We are on kyujo watch in Tokyo, as both Yokozuna are not fighting well, and may in fact have injuries that are limiting their performance. The march of the next generation continues, and they are taking the veterans to task. As of the start of day 4, of the only a few of the old guard (age 30+) have a winning record. Over the duration of the basho, I expect that the veteran’s experience will compensate for the rough start. But Hatsu 2020 is helping to turn the page in sumo history.
What We Are Watching Day 4
Kiribayama vs Tokushoryu – An even match up in a number of ways. Both rikishi are 2-1 and they have a 1-1 career record. But it’s a veteran vs a young rikishi, and it’s strength vs mass. Tokushoryu has an extreme body shape, but he’s quite comfortable in that body, and he knows how to use it with great effect. I am giving him the edge today.
Tochiozan vs Daishomaru – Daishomaru visits from Juryo, and brings his spotless record to test against Tochiozan. In spite of his current Juryo ranking, Daishomaru has spent 19 basho in the top division, and if he can continue to dominate in Juryo we should see him back in Makuuchi for March.
Terutsuyoshi vs Ikioi – Ikioi can’t seem to buy a win right now, and he comes up against a man on a hot streak – Terutsuyoshi. Terutsuyoshi looks strong, confident and fully in control of his sumo right now, and I think it’s going to be another trip to the clay for dear old Ikioi.
Kaisei vs Shimanoumi – A first time match between Kaisei and Shimanoumi, and I expect that this is probably Kaisei’s match, given that once you get in a fight with a man that big, the best move is to get out of his way. Does Shimanoumi have the agility? Not sure.
Azumaryu vs Kotoeko – Should be a pick up for Kotoeko, who has a dominating 5-0 record over Azumaryu.
Tsurugisho vs Chiyomaru – This one will be a massive slap fest, and I am thinking its going t come down to duration. A short match favors Chiyomaru, and if Tsurugisho can draw the fight out, he can easily run Chiyomaru out of stamina.
Chiyotairyu vs Kotoshogiku – Kotoshogiku has a 15-2 career advantage over Chiyotairyu, but I also think that Kotoshogiku does not have enough health in his lower body remaining to generate much forward pressure to do too much against Chiyotairyu. The fans want to see the victorious hug-n-chug again, but I am doubtful.
Sadanoumi vs Kagayaki – Kagayaki seems to be completely ring-rust free, and dialed into his fundamentals-based sumo. But this will run into Sadanoumi’s speed and ability to quickly evolve a match from stalemate to victory – when Sadanoumi wins, he tends to do it quickly.
Takanosho vs Ishiura – Ishiura continues to fight well, but not have enough to win. I honestly think it may be down to some undisclosed injury, but I think it won’t really matter as Takanosho will dominate him on day 4.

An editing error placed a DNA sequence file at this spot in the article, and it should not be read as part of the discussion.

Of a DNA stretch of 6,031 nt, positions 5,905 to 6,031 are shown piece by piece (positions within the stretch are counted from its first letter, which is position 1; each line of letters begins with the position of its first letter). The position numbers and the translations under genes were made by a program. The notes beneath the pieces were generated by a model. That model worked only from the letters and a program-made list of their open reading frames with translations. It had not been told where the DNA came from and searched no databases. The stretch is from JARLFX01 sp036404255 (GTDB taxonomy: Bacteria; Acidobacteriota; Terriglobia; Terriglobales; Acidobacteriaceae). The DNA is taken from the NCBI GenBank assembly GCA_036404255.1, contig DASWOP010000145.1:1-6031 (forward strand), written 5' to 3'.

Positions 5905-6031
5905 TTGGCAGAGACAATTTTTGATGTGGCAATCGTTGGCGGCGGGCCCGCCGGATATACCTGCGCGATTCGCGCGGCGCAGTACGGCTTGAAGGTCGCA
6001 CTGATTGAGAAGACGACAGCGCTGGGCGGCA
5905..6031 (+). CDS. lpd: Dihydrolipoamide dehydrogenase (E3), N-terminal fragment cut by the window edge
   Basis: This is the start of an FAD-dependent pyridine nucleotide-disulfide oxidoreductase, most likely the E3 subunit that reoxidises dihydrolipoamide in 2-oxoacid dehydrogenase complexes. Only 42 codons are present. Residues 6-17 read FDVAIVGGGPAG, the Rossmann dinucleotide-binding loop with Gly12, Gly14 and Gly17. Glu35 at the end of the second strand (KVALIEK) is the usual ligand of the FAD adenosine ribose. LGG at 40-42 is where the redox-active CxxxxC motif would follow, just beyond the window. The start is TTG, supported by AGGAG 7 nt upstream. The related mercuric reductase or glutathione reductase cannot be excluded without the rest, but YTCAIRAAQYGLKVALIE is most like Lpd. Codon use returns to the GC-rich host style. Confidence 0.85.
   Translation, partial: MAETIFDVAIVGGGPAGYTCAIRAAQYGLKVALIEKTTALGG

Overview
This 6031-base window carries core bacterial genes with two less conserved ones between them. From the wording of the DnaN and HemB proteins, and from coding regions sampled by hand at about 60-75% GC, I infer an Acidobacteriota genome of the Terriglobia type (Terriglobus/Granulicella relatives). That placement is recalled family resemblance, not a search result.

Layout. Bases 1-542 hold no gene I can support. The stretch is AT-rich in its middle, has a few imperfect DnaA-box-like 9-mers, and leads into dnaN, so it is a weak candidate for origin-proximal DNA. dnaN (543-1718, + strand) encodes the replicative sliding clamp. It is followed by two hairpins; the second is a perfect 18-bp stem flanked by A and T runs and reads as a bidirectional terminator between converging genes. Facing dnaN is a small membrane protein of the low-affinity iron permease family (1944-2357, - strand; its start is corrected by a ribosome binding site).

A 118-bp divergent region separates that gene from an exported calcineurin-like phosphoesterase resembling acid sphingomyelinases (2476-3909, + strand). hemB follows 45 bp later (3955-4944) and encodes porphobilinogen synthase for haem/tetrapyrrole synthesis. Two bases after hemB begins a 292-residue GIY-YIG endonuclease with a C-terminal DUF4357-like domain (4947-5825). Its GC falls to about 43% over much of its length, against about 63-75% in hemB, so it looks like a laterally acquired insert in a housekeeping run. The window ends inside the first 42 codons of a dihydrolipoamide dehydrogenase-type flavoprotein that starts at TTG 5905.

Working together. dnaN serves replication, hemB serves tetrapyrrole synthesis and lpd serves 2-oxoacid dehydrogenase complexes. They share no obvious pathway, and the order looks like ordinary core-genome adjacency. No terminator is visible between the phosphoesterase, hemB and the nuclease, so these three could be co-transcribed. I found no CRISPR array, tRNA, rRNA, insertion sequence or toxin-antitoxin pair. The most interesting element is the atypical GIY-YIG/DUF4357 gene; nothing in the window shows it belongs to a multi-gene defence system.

Aoiyama vs Yutakayama – This match has a huge potential for brutal sumo. Any time Aoiyama is in a match there will be a lot of heavy blows landed, but with Yutakayama you have a rikishi that can take a lot of punishment, and keep fighting.
Ryuden vs Onosho – Onosho’s balance is worse than normal thus far, and this may in fact be over at the tachiai. Ryuden is expert at the tachiai slap-down, and Onosho is ripe for this tactic.
Takarafuji vs Shohozan – Takarafuji will (as always) attempt to stalemate and extend the match, banking on his strength and stamina to give them an advantage as the fight goes on. But Shohozan tends to grab Takarafuji and throw him around with great effect.
Tochinoshin vs Enho – First time match, and I am fairly sure it won’t be pretty. Option 1 – Tochinoshin can lift this little guy with one hand while performing a traditional Georgian folk dance. Option 2 – Enho is so small and quick that Tochinoshin really can’t quite figure out what to do, and ends up face first on the clay. Regardless of the fight, the crowd in Tokyo will lose their minds.
Okinoumi vs Meisei – Okinoumi is due for a win, and he brings a 4-0 career record to this match against Meisei.
Tamawashi vs Mitakeumi – These two have 22 career matches, with Mitakeumi holding a 20-2 advantage. He knows how to beat Tamawashi. In fact, even when Mitakeumi turns in a make-koshi, he manage to beat Tamawashi.
Asanoyama vs Abi – Abi looks more hurt every day. If he were healthy this would be a high interest match, given that Asanoyama seems to be on a hot streak. With Abi hurt, its kind of an obligatory death march that is just begging to increase Abi’s damage.
Shodai vs Takayasu – Takayasu needs every win he can muster, but Shodai is not a push over this tournament. The two have a 6-8 career record, so clearly Shodai has a formula for beating Takayasu, and Takayasu is quite a bit less than 100%.
Takakeisho vs Endo – Is anyone going to stop Endo, who seems to have changed out his golden mawashi and now is showing off his new “dark mode”? Endo is a master technician, and I fully expect him to latch on to Takakeisho’s mawashi immediately, and shut down any hope that the Ozeki can generate any offense. Takakeisho’s job is to strike first, strike hard, and keep Endo reacting to his sumo.
Daieisho vs Goeido – Everyone wants Goeido to rack his first win, but he just seems to lack enough force to win. Each of his 3 matches feature him switching from strong offense to a pulling attempt that hands the win to his opponent. Will he roll those dice again? I think everyone is ready for that gambit, so I doubt it will do him much good.
Hakuho vs Hokutofuji – Yokozuna Hakuho is in trouble, he desperately needs to get his mind back in his sumo, and focus on winning. Hokutofuji may try the opening nodowa for a 4th day in a row, but I kind of expect him to try something different today against The Boss.
Myogiryu vs Kakuryu – Kakuryu is also in trouble, and I think he is injured as well. The Yokozuna has a 11-9 career record with Myogiryu, so this is not a match that we can simply assume Kakuryu will win.